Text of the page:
If you have ever spent anytime in the UK’s largest National Park, chances are you will have come across one of the area’s most special visitor attractions.
The Strathspey Steam Railway has been taking visitors on a stunning journey through the countryside between Aviemore and Broomhill for the past 10 years. Yet keeping this spectacular visitor attraction running does not come easily. In fact, 130 volunteers many of whom are experts in their field and in operating a heritage railway work tirelessly to ensure each journey runs smoothly and each train is in tiptop condition. What’s more, with an extension to the line planned in the next few years, the Strathspey Steam Railway will be kept even busier, so What’s On climbed “all aboard” and caught up with the team to find out more about the project and the history of our steam railway.
1) What purpose did the railway serve in its heyday?
In the mid 1800’s, landowners throughout the UK wanted the railway to come to their estates. In the Highlands, this was primarily for their convenience serving as a means to move goods and animals, but it also played a massive part in early tourism for the area – bringing an influx of hunting, shooting and fishing visitors. In response to the railway arriving, large villas and hotels were built in Grantown On Spey and served to host the new visitors to the Highlands. In addition, the railway was vital to the war effort in both world wars with large numbers of servicemen and weapons moved along these tracks. However, as the popularity of motor transport increased the use of the line declined and eventually closed in 1966.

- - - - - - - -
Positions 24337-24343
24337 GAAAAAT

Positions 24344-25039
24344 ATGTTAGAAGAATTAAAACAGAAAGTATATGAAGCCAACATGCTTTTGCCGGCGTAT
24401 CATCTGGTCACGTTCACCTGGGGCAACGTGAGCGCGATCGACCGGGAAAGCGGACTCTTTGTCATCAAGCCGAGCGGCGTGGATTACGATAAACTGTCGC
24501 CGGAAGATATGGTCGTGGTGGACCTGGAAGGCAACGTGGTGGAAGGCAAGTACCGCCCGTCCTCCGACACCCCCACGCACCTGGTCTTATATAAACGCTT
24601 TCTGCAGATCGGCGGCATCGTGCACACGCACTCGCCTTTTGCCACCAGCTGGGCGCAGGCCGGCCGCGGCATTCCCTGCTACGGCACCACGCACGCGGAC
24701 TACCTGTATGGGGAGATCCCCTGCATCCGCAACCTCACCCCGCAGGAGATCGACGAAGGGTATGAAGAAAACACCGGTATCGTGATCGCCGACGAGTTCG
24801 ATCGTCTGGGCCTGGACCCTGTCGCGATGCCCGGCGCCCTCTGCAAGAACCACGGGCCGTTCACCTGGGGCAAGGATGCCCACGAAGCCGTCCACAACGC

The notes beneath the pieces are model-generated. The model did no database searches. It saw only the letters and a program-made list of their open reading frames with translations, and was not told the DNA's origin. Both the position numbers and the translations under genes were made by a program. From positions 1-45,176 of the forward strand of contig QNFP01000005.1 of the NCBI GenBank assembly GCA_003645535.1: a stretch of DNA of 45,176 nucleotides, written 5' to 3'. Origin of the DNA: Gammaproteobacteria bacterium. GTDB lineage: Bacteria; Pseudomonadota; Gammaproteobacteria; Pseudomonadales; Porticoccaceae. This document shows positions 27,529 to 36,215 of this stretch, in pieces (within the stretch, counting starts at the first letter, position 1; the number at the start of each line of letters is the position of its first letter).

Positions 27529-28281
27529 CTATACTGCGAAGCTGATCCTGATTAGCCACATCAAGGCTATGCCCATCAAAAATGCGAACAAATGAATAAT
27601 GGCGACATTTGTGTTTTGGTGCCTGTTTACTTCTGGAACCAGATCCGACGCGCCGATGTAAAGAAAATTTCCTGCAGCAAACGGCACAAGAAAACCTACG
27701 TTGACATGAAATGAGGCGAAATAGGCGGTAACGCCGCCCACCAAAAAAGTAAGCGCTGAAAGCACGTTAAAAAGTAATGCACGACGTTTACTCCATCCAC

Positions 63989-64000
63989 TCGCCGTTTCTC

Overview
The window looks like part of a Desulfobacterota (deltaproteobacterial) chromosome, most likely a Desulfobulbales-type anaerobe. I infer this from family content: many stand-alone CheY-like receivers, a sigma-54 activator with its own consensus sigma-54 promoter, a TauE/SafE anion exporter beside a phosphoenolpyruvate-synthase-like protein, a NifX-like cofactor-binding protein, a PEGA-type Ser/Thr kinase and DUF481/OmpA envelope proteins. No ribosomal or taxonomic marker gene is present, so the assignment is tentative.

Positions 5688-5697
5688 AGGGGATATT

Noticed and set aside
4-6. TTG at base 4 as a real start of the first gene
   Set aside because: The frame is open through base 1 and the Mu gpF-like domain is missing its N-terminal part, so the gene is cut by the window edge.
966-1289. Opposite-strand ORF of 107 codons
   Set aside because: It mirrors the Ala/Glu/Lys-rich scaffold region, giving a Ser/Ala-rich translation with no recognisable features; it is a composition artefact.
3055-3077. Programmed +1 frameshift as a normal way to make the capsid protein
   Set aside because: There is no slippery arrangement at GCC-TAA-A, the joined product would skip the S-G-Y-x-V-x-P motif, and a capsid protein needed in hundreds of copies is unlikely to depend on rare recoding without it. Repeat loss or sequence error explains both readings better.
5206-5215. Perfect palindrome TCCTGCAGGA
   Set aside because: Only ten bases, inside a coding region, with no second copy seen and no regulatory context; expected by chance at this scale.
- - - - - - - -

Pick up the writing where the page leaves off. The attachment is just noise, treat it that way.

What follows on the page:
2) What happened next?
In 1971, the Strathspey Railway Company was established and then a year later in 1972, a voluntary supporting organisation ‘The Strathspey Railway Association’ was formed. That same year, the Company agreed to purchase the line from Aviemore to Grantown from British Rail. The Station at Boat of Garten was still standing but the remainder of the line to Grantown had been lifted, the bridge over the River Dulnain removed and a later road re-alignment at Gaich, near Grantown, caused embankments to be removed with the new road now crossing where the track bed originally went through to Grantown. However, after much renovation and restoration, the Company (with a great deal of volunteer help from the Association) began running trains from Aviemore, “Speyside Station”, to Boat of Garten in 1978.
The Company had no access to the main line British Rail Station at Aviemore until 1998 when the privatised “Railtrack PLC” consented to lease station buildings, Platform 3 and the nearby Car Park.
Finally in 2002, the line from Boat of Garten to Broomhill was re-opened with a new station, in traditional style, built at Broomhill. Viewers of the popular ‘Monarch of the Glen’ series on the BBC will recognize Broomhill as ‘Glenbogle’ station.
3) So now, after all these years you are looking to reinstate the line to Grantown?